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Mark Weinstein: Straight No Chaser

A former salsa trombonist during the ’60s with Eddie Palmieri, Cal Tjader, Tito Puente and Larry Harlow, Mark Weinstein dropped out of the music scene entirely in the ’70s to earn a Ph.D. in philosophy with a specialization in mathematical logic. He re-emerged in the ’90s as a flutist and has since released a string of appealing Afro-Cuban- and Brazilian-flavored CDs.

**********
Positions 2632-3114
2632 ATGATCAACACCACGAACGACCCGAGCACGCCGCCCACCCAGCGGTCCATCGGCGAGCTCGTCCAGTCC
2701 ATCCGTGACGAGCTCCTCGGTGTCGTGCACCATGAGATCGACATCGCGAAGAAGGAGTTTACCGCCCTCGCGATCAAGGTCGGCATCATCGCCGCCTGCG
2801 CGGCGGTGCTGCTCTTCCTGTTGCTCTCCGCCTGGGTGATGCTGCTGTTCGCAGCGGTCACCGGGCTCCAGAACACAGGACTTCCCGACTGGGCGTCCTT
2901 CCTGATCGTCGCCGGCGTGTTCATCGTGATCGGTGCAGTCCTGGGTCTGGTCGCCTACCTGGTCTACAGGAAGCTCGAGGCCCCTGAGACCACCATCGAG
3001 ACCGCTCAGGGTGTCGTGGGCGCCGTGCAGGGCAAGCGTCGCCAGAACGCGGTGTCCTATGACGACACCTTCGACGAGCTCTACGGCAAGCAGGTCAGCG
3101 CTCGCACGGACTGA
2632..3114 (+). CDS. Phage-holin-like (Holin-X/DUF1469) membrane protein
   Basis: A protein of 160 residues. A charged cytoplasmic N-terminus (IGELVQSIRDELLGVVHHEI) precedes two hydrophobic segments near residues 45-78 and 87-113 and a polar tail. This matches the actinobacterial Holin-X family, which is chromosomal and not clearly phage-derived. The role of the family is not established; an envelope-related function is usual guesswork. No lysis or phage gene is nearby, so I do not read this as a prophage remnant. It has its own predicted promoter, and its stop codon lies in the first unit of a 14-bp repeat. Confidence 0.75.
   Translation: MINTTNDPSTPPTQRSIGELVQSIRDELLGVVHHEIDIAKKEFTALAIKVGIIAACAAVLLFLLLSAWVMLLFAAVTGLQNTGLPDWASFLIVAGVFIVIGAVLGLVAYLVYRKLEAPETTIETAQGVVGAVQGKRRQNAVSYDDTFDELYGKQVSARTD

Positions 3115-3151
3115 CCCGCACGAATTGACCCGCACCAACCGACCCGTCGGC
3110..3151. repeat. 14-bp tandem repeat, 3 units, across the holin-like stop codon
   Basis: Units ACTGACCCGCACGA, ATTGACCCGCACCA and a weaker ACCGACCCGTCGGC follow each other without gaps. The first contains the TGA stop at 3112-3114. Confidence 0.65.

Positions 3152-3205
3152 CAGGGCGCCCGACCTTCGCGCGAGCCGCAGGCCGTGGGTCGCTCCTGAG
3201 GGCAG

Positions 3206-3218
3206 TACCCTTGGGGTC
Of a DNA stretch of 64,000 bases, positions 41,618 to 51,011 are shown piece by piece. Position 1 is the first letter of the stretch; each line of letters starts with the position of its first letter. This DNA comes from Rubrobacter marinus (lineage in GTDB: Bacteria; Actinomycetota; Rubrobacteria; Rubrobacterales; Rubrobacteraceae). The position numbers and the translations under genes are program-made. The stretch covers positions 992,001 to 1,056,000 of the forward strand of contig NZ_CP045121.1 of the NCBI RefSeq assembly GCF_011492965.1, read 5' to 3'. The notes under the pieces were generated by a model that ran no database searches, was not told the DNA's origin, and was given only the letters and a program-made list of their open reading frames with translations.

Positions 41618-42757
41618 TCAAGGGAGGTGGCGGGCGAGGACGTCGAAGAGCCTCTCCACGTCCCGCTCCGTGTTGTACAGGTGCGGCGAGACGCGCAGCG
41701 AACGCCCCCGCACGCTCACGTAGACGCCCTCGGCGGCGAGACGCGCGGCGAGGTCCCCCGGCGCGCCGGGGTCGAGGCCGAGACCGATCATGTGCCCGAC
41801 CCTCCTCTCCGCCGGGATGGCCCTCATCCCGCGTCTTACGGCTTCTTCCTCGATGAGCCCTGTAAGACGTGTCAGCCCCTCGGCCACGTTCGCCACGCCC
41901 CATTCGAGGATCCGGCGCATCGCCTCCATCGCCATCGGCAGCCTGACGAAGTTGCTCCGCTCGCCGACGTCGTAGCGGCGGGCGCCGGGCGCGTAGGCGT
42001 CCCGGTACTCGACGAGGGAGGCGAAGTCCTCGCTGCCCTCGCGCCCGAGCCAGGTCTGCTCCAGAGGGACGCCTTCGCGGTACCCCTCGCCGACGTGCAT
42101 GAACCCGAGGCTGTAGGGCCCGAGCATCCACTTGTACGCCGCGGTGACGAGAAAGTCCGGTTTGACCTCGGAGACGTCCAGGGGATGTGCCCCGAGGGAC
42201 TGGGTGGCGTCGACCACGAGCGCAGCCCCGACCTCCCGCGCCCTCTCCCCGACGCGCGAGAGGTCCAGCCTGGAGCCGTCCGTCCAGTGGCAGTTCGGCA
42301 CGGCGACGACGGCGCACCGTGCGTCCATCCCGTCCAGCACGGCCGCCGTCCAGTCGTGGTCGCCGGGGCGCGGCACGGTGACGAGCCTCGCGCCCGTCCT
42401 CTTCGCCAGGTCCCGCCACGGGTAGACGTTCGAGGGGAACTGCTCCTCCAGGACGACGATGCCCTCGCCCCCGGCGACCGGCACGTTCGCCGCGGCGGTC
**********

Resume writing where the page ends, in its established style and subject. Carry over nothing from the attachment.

But on Straight No Chaser, Weinstein is playing strictly jazz, and blowing with remarkable fluency and authority. As if to clearly establish his jazz credentials right up front, he comes out of the gate blazing on “Loverin’,” a swinging showcase based on the changes to the standard “Lover.” His world-class crew of drummer Victor Lewis, bassist Ed Howard and guitarist Dave Stryker handles all the unison hits here with precision and aplomb while Weinstein sails freely over the top. Stryker’s solo against Howard’s unerring pulse and Lewis’ masterful, interactive touch on the kit is outstanding, and the guitarist also cleverly works the changes to Trane’s “Countdown” into the fabric of this supercharged track.

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